On June 25, an unprecedented event happened in U.S. Food and Drug Administration history. The FDA approved Epidiolex (cannabidiol) oral solution for the treatment of seizures associated with two rare forms of epilepsy in young children. Why was this historic? Because Epidiolex is the first FDA-approved drug that contains a natural, purified drug substance derived from marijuana. That substance is CBD or cannabidiol, which is one of hundreds of chemicals (cannabinoids) derived from the cannabis sativa plant, more commonly known as marijuana.
This approval by the FDA shows that the FDA is, in fact, willing to approve marijuana substances if it feels that the substance can truly benefit patients. FDA Commissioner Scott Gottlieb, M.D. stated:
“This approval serves as a reminder that advancing sound development programs that properly evaluate active ingredients contained in marijuana can lead to important medical therapies. And, the FDA is committed to this kind of careful scientific research and drug development.”
This FDA approval is a landmark approval because it is the first time FDA has acknowledged a medical or therapeutic benefit from a natural substance found in marijuana. As the FDA knows, under the Controlled Substances Act, marijuana is currently a Schedule I controlled substance which historically, by definition, means that it cannot be prescribed by a physician. The act’s Schedule I classification asserts that cannabis is equally as dangerous to the public as is heroin, defining cannabis and its distinct cannabinoids as possessing 1) a high potential for abuse, 2) no currently accepted medical use, and 3) a lack of accepted safety for the use of the drug under medical supervision.
The FDA’s approval of Epidiolex shows that the FDA believes that perhaps there is not always that scary marijuana potential for abuse, but rather a safe, medical or therapeutic benefit for marijuana after all. The approval of Epidiolex may prompt further discussion of the removal of marijuana as a Schedule I substance. Both the FDA and the Drug Enforcement Administration have for years recommended, despite some public and political urgings, to keep marijuana classified as a Schedule I controlled substance even in the face of the proliferation of state recreational and medical marijuana use statutes. The Epidiolex drug approval now further chips away at the validity of scheduling marijuana as a Schedule I substance.
What does all this mean? Well if marijuana were to be taken off of its Schedule I designation, then this could open the door for physicians to prescribe marijuana for patients. Currently, patients have to register with the Illinois Department of Public Health to obtain a green card after filling out medical paperwork and a detailed application.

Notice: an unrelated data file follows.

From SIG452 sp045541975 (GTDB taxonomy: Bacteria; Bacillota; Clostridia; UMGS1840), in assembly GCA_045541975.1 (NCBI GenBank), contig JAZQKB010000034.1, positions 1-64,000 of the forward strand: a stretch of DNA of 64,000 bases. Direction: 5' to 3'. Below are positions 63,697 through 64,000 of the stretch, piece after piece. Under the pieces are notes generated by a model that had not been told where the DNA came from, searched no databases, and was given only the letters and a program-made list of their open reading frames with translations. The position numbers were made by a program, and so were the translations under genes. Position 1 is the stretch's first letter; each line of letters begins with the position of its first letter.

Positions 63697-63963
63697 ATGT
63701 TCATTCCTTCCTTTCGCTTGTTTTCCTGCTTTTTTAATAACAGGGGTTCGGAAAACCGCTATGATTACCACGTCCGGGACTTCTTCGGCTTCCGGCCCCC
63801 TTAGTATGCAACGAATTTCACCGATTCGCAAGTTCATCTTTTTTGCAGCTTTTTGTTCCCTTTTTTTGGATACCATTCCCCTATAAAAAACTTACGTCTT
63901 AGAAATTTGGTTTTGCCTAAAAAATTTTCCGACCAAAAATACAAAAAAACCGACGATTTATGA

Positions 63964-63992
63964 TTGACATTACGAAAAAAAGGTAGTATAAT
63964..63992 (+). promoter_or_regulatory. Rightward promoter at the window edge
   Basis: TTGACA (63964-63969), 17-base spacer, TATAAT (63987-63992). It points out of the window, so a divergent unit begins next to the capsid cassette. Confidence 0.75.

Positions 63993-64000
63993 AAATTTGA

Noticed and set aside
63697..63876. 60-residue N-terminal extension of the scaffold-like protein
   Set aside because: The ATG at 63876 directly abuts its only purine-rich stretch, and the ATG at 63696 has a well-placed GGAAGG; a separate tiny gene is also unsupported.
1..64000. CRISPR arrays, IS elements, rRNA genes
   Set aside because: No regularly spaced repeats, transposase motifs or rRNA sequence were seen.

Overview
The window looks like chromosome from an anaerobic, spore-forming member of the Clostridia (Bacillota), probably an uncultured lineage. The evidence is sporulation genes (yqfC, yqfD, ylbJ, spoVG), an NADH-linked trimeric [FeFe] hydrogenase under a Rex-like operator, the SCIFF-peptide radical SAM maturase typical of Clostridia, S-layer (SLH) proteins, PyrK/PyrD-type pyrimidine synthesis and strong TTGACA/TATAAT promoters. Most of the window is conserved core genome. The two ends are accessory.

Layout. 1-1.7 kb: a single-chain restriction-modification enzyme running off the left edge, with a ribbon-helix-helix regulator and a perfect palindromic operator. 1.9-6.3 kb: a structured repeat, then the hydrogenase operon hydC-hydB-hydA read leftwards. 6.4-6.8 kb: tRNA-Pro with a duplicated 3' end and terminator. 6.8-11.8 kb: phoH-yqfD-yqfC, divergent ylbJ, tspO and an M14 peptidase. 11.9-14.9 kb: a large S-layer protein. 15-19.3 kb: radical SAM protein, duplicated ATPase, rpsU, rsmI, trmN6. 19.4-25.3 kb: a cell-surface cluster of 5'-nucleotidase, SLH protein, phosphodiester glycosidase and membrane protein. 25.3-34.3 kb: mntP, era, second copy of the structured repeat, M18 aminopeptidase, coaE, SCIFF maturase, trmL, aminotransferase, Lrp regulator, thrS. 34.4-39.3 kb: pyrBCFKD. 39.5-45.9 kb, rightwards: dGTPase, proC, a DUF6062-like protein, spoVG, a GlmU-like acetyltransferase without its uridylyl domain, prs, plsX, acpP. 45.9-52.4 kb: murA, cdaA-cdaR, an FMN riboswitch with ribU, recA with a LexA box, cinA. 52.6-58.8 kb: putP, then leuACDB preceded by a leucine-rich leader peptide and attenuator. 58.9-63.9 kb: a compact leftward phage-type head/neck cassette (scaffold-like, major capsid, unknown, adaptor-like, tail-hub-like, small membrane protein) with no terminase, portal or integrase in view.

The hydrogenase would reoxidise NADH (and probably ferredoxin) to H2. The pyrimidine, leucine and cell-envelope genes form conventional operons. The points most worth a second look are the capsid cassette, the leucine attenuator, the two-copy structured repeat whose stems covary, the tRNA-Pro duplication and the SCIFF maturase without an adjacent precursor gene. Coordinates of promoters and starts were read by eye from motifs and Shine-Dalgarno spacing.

Currently, patients with a green card do not go to a pharmacy, but to a licensed Illinois dispensary to obtain cannabis for medical use. Taking marijuana off the Schedule I list would allow physicians to prescribe marijuana to patients — and patients could pick up marijuana, conceivably, at a pharmacy without the need for dispensaries.
Indeed, the FDA has approved synthetic forms of marijuana, determining the efficacy of drugs like Marinol (dronabinol) (1985) for nausea from cancer chemotherapy; Cesamet (nabilone) (2006) for nausea and neuropathic pain; and Syndros (dronabinol) (2017) for nausea and vomiting from chemotherapy as well as for treating weight loss.
These are all drugs the FDA has determined have medical efficacy and use for the treatment of patients even though they are all forms of a synthetic tetrahydrocannabinol (THC), which is the primary psychoactive component of marijuana.
The approval of Epidiolex marks the FDA’s acknowledgement that proven clinical trials for the use of marijuana can lead to FDA drug approval — even though a drug is derived from a Schedule I substance. The company, GW Pharmaceuticals, a British drugmaker, studied the drug in more than 500 patients with hard-to-treat seizures, proving to the FDA in its clinical trials that the drug reduced seizures when combined with other epilepsy drugs for children.
Whatever your views are on marijuana, it seems antiquated for the government to prohibit patient use of marijuana for therapeutic and medical benefit purposes. Clearly, Epidiolex is important for children who need marijuana to ease rare types of seizures. And clearly, the medical benefit has, for the first time with Epidiolex, outweighed FDA’s hard stance to keep marijuana a Schedule I controlled substance.
We will have to stay tuned to see what happens with future of marijuana being categorized as a Schedule I controlled substance in the face of no less than four drugs that the FDA itself has approved containing chemicals (whether synthetic or natural) found in marijuana.